“Je suis circonflexe”: grassroots prescriptivism and orthographic reform
This paper addresses the role of bottom-up prescriptive pressures in language policy debates and their interplay with institution-driven, top-down influences. I approach this issue through an analysis of social media data concerning debates surrounding recent orthographic reform in France. Building on Heyd’s (Lang Soc 43: 489–514, 2014) discussion of grassroots prescriptivism, I illustrate how French speakers on Twitter oppose the suggested changes through a set of common strategies. I argue that these strategies largely hinge upon the mobilization of particular discourses, especially that of the ideal French speaker. This ideal French speaker is presented as a figure with which speakers in opposition to the reforms may align themselves, thus casting those in favour of the reform as “bad” French speakers. The dynamic in these social media discourses shifts the traditional balance of prescriptivist power away from the institutional level and toward the public. I conclude by arguing that prescriptivist ideologies need to be understood in terms of the interaction of top-down and bottom-up pressures, and in this context the role of policymakers in language planning projects becomes more challenging.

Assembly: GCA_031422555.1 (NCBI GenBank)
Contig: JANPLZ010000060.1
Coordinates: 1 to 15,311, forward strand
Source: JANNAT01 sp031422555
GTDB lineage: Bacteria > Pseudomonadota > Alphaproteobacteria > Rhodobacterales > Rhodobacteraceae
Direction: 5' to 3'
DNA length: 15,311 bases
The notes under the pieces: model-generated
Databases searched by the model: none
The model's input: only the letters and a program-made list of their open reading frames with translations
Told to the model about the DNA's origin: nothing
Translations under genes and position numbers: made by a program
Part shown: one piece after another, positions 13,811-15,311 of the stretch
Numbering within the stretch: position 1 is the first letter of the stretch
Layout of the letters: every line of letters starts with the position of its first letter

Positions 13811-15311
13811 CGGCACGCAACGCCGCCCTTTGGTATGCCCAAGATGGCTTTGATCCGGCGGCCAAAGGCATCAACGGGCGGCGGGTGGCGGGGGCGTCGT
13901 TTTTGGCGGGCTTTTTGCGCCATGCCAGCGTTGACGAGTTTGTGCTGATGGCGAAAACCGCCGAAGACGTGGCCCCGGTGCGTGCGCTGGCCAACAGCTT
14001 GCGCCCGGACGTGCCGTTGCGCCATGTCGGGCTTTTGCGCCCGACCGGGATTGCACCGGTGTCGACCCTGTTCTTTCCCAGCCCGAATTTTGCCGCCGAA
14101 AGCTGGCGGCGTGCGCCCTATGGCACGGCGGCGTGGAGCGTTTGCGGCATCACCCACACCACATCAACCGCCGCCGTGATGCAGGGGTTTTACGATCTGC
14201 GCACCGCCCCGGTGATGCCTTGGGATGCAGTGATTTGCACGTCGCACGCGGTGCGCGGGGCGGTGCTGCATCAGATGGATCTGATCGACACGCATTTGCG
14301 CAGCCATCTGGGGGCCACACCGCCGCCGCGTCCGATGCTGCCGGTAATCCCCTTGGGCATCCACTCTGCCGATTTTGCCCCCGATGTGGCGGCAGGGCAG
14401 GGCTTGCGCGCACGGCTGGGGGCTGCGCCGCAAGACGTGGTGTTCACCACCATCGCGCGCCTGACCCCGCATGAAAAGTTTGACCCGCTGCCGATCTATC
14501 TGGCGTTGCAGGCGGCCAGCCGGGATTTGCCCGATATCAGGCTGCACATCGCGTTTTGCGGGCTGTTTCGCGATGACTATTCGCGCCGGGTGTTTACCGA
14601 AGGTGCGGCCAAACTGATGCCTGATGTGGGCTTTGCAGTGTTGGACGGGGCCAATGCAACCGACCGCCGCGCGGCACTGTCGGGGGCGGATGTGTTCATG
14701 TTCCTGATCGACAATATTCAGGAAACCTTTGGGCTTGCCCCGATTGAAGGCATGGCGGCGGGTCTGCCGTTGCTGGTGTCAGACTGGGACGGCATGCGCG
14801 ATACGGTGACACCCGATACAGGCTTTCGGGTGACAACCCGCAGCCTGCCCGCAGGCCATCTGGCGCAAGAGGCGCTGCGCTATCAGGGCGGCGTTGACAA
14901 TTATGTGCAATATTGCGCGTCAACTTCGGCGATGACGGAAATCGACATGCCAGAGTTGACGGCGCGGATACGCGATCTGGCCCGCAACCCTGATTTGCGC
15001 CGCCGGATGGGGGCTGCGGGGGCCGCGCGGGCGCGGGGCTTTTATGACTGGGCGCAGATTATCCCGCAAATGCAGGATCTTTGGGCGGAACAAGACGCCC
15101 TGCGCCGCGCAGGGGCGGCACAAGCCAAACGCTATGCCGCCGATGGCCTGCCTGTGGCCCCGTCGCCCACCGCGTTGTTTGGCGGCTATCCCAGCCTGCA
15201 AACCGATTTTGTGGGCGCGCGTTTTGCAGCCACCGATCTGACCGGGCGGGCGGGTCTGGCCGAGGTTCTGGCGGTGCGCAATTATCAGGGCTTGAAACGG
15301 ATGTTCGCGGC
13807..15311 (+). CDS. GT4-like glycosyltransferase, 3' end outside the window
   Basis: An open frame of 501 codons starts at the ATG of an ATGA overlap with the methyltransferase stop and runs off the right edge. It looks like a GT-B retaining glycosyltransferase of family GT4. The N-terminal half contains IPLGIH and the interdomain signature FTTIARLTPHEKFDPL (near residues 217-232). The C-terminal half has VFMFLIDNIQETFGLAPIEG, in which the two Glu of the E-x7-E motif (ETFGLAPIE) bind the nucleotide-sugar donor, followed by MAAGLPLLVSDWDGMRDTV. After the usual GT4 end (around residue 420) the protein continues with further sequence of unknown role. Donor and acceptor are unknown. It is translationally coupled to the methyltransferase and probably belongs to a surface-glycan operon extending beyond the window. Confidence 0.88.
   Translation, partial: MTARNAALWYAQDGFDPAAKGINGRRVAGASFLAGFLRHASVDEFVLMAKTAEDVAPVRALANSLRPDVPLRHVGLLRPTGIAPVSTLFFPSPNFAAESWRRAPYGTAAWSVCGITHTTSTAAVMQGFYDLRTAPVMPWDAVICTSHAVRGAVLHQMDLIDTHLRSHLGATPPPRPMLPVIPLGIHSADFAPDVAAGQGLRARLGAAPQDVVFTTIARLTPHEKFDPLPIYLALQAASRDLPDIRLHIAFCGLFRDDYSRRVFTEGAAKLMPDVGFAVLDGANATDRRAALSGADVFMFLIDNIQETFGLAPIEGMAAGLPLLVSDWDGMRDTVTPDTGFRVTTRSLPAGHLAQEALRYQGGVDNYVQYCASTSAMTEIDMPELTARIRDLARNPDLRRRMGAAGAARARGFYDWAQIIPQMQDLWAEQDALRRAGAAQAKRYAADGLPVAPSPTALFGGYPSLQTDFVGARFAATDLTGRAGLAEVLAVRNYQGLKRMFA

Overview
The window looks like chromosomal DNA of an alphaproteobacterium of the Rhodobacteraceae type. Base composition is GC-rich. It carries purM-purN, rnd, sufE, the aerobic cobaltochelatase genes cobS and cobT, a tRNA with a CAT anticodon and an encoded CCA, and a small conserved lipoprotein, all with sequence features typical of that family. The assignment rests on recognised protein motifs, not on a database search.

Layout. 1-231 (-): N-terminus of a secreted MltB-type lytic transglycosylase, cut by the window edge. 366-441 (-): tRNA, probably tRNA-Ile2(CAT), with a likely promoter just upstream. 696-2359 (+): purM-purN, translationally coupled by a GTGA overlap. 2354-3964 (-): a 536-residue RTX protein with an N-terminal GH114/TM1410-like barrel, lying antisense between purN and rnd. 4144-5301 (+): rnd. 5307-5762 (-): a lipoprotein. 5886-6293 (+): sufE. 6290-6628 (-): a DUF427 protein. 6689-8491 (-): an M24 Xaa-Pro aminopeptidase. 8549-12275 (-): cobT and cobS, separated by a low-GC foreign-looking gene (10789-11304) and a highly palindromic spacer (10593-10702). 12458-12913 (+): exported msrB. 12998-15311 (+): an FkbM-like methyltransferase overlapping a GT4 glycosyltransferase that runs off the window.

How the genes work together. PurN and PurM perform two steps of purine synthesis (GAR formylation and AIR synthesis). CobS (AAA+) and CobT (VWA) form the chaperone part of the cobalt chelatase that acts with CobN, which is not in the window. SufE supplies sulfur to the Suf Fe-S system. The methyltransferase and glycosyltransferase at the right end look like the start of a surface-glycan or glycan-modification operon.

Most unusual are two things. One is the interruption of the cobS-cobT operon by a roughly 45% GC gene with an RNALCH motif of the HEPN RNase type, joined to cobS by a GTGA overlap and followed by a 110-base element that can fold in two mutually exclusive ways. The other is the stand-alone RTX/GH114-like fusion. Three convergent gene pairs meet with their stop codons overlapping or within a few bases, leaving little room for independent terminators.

KeywordsLanguage policy Language planning French/France Orthographic reform Grassroots prescriptivism Social media
The author would like to thank Rakesh Bhatt, Doug Kibbee, and the Language in Society Discussion Group (UIUC) for their helpful feedback on early drafts of this paper, as well as the three anonymous reviewers for their suggestions and insights. Any remaining errors are my own.
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